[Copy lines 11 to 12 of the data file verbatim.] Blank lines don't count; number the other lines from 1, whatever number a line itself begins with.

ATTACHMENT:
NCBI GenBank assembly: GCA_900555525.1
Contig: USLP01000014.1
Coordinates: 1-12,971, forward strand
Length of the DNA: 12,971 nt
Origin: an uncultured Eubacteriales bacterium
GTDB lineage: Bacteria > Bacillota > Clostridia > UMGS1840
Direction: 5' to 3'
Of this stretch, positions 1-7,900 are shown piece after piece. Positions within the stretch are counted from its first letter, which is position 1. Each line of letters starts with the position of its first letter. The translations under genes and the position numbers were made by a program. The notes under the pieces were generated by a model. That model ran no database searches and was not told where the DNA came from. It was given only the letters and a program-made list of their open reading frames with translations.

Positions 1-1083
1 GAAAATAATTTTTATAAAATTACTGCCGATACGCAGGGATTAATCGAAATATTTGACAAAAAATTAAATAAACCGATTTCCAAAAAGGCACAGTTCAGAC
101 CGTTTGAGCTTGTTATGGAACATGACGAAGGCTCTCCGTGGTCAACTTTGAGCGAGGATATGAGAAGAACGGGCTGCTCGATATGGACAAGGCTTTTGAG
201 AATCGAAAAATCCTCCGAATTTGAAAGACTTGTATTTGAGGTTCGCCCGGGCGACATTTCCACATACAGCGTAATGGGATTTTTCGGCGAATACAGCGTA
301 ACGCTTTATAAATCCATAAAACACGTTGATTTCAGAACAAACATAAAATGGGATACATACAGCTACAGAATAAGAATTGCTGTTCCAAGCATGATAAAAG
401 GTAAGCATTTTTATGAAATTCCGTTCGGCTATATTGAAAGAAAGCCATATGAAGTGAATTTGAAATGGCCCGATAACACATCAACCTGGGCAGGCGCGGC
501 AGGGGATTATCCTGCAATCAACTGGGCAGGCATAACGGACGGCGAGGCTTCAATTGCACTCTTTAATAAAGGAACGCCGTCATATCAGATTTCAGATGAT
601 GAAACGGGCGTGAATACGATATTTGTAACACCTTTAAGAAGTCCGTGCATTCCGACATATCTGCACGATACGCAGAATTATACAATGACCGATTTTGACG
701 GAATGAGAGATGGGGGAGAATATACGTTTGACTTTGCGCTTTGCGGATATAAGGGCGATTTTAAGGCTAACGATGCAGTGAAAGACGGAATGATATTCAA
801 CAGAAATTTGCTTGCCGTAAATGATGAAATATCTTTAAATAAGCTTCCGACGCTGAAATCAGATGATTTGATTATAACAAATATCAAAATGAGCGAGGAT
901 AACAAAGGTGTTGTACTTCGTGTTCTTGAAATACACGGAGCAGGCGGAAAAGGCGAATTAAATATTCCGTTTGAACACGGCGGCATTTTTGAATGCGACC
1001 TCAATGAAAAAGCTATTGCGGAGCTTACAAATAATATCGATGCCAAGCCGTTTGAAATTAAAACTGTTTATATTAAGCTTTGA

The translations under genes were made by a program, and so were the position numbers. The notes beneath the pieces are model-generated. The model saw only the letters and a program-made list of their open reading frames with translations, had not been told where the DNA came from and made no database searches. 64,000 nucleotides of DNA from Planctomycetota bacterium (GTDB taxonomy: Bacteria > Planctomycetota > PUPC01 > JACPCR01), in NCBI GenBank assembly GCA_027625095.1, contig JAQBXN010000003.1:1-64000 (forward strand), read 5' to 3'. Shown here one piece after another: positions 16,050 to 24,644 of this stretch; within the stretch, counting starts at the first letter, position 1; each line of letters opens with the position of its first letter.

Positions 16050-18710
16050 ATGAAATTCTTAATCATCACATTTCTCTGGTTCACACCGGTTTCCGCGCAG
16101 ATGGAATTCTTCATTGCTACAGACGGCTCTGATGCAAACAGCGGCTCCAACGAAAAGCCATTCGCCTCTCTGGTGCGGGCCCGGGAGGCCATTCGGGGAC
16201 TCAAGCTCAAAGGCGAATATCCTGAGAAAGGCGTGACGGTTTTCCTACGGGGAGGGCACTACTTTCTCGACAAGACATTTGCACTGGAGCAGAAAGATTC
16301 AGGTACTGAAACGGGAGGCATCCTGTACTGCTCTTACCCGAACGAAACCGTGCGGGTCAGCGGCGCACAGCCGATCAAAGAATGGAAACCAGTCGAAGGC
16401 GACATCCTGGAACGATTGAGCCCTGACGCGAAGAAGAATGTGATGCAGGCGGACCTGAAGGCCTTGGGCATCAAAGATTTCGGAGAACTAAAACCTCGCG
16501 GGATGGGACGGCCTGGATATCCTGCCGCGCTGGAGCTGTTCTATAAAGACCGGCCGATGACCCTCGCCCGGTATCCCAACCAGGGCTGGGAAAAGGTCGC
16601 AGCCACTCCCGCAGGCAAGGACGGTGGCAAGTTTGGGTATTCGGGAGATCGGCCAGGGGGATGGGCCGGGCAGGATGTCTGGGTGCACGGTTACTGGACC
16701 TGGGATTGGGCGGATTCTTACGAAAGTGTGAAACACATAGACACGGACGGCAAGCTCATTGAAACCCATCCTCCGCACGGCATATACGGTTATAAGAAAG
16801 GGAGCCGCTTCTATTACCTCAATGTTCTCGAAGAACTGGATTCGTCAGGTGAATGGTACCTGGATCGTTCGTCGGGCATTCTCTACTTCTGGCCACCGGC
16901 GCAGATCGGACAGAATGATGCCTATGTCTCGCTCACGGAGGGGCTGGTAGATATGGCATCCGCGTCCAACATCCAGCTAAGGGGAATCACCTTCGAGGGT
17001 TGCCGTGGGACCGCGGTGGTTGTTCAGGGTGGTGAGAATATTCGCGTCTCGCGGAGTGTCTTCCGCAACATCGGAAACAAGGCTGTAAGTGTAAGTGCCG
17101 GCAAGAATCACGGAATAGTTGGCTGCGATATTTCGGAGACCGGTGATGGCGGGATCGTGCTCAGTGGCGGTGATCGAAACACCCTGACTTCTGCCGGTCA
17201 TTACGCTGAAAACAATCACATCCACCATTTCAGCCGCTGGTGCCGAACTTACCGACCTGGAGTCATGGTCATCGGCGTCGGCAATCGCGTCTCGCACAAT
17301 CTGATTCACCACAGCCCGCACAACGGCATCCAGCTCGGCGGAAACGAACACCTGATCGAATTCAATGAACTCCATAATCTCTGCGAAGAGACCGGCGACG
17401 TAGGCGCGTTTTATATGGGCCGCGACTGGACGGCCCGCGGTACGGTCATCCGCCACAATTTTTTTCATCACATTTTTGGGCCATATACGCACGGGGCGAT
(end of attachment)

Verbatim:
101 CGTTTGAGCTTGTTATGGAACATGACGAAGGCTCTCCGTGGTCAACTTTGAGCGAGGATATGAGAAGAACGGGCTGCTCGATATGGACAAGGCTTTTGAG
201 AATCGAAAAATCCTCCGAATTTGAAAGACTTGTATTTGAGGTTCGCCCGGGCGACATTTCCACATACAGCGTAATGGGATTTTTCGGCGAATACAGCGTA